Penang undersea tunnel may cost over RM20b, minister claims

Datuk Abdul Rahman Dahlan wanted the Penang chief minister to explain why the state government agreed to pay for the undersea tunnel project using 110 acres of high-value prime seaside land. — Picture by Saw Siow Feng
Datuk Abdul Rahman Dahlan wanted the Penang chief minister to explain why the state government agreed to pay for the undersea tunnel project using 110 acres of high-value prime seaside land. — Picture by Saw Siow Feng

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PUTRAJAYA, May 5 — Umno’s Datuk Abdul Rahman Dahlan claimed today that the Penang undersea tunnel project would cost taxpayers RM20 billion or more by the time it is completed in 2025.

The Urban Wellbeing, Housing and Local Government Minister noted that the study for the planned project had cost a “staggering” RM305 million.

“Why did the DAP Penang state government agree to pay using 110 acres of prime seaside land — valued at RM6.3 billion in 2013 — for a project that may only be completed in 2025 at the earliest, given this pre-identified land could be worth double or triple the RM6.3 billion in 2025?” he said, in a press conference here.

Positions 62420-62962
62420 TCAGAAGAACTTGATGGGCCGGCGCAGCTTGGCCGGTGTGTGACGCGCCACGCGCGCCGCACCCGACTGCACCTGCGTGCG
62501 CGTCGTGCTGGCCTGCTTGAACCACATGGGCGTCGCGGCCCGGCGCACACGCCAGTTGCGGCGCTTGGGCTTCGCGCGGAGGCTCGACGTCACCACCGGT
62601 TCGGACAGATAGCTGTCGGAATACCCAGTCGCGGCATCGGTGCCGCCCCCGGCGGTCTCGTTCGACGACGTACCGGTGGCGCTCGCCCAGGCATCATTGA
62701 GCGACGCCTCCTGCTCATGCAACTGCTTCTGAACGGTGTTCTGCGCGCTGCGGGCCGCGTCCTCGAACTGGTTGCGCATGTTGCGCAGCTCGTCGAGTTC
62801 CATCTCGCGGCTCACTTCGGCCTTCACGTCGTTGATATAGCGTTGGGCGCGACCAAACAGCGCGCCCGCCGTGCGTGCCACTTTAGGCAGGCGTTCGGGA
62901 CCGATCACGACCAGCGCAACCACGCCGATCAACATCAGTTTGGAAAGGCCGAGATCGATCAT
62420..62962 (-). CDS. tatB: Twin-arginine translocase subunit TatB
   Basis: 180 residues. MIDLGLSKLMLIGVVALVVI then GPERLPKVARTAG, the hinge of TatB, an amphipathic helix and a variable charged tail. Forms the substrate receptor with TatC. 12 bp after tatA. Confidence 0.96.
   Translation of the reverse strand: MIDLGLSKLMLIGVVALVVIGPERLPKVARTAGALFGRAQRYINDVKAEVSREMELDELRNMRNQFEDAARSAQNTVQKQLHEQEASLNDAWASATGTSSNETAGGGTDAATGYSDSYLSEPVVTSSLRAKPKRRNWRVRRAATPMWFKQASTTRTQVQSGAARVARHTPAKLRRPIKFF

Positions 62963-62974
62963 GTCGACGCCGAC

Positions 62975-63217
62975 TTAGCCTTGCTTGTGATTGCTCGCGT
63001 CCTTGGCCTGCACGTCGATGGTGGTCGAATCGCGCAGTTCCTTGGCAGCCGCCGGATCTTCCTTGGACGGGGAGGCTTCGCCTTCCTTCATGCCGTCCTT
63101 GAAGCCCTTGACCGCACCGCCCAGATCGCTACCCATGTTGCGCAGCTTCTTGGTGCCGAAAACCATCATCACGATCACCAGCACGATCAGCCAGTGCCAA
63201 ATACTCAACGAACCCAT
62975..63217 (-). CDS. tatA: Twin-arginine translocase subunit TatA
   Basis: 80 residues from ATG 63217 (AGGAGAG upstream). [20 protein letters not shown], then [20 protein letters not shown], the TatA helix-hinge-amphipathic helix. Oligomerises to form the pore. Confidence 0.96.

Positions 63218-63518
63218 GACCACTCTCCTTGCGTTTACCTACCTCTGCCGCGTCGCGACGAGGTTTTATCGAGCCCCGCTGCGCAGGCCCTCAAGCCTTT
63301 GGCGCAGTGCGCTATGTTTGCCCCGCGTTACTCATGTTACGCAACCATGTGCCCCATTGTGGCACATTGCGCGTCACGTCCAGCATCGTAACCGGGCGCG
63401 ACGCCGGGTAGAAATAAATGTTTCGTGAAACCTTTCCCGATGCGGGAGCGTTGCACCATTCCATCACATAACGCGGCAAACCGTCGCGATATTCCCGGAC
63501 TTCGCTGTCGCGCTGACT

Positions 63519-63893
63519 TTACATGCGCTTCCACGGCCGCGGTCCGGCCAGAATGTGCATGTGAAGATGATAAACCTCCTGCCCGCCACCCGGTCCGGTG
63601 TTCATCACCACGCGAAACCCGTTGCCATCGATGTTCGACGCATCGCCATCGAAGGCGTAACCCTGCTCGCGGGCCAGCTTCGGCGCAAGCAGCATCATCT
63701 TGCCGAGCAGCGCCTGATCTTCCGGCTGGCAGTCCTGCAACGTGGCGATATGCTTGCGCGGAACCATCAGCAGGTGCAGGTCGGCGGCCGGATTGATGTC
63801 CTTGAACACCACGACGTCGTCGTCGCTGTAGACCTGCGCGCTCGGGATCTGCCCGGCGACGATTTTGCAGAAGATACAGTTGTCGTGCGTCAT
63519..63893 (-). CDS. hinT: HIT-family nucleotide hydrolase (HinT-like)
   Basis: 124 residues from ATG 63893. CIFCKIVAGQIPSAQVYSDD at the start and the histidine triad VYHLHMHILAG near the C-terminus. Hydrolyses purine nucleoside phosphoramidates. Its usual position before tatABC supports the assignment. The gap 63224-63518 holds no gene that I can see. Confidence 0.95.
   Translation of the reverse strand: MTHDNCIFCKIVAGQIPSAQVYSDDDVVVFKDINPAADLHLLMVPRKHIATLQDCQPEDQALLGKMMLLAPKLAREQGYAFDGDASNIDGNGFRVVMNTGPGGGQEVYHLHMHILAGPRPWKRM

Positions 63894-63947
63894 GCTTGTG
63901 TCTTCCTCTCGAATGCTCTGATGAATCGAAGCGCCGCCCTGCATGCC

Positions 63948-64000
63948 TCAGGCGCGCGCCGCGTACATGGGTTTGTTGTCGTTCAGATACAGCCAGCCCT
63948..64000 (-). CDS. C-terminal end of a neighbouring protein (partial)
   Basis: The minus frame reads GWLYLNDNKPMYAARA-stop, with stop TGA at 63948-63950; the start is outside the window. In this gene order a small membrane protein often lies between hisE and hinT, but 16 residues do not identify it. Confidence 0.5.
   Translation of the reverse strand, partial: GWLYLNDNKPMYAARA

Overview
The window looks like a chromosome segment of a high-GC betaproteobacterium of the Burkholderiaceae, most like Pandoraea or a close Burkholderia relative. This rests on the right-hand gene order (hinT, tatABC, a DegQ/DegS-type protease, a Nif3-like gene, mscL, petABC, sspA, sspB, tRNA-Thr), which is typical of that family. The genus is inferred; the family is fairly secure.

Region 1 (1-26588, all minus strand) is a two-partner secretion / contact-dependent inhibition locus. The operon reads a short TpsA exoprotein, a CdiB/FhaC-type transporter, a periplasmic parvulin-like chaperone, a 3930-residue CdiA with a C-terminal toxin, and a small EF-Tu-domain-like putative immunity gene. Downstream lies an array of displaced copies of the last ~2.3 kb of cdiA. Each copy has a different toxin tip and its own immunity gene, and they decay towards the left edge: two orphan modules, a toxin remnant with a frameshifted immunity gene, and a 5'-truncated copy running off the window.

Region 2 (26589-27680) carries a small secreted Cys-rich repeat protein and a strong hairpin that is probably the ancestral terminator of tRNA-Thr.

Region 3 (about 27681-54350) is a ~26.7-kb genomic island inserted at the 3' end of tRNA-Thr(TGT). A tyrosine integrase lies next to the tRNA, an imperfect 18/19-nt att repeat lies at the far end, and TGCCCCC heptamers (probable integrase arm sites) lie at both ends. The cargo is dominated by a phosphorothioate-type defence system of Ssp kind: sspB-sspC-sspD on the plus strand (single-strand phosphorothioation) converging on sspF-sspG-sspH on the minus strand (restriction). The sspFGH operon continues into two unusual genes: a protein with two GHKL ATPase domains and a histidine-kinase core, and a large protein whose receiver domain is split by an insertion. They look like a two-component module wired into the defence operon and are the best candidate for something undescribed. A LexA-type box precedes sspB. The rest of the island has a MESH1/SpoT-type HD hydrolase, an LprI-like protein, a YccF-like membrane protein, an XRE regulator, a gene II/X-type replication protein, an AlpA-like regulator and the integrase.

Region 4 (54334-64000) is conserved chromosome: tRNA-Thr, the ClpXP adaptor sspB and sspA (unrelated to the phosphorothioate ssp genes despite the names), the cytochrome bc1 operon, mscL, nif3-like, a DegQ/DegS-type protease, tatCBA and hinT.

“As prime Penang beachfront land is fast appreciating asset, this could mean the 110 acres would be worth double or triple its price by 2025 — meaning the project could end up costing the rakyat of Penang up to RM20 billion or more.”

He urged Penang Chief Minister Lim Guan Eng to explain the matter along with other questions on the undersea tunnel project.

Abdul Rahman also questioned the Penang government’s decision to award a 30-year toll concession to the company building the tunnel, claiming it to be contrary to the Pakatan Harapan manifesto.

The Penang undersea tunnel linking the island state to the mainland was awarded to Consortium Zenith BUCG in 2013.

The consortium is a joint-venture between Zenith Construction Sdn Bhd and China Railway Construction Co Ltd, together with Beijing Urban Construction Group, Sri Tinggi Sdn Bhd and Juteras Sdn Bhd.

The state government said the project would help ease traffic congestion and boost Penang’s economy.

However, several non-governmental organisations have been against it, citing environmental issues that it could cause.

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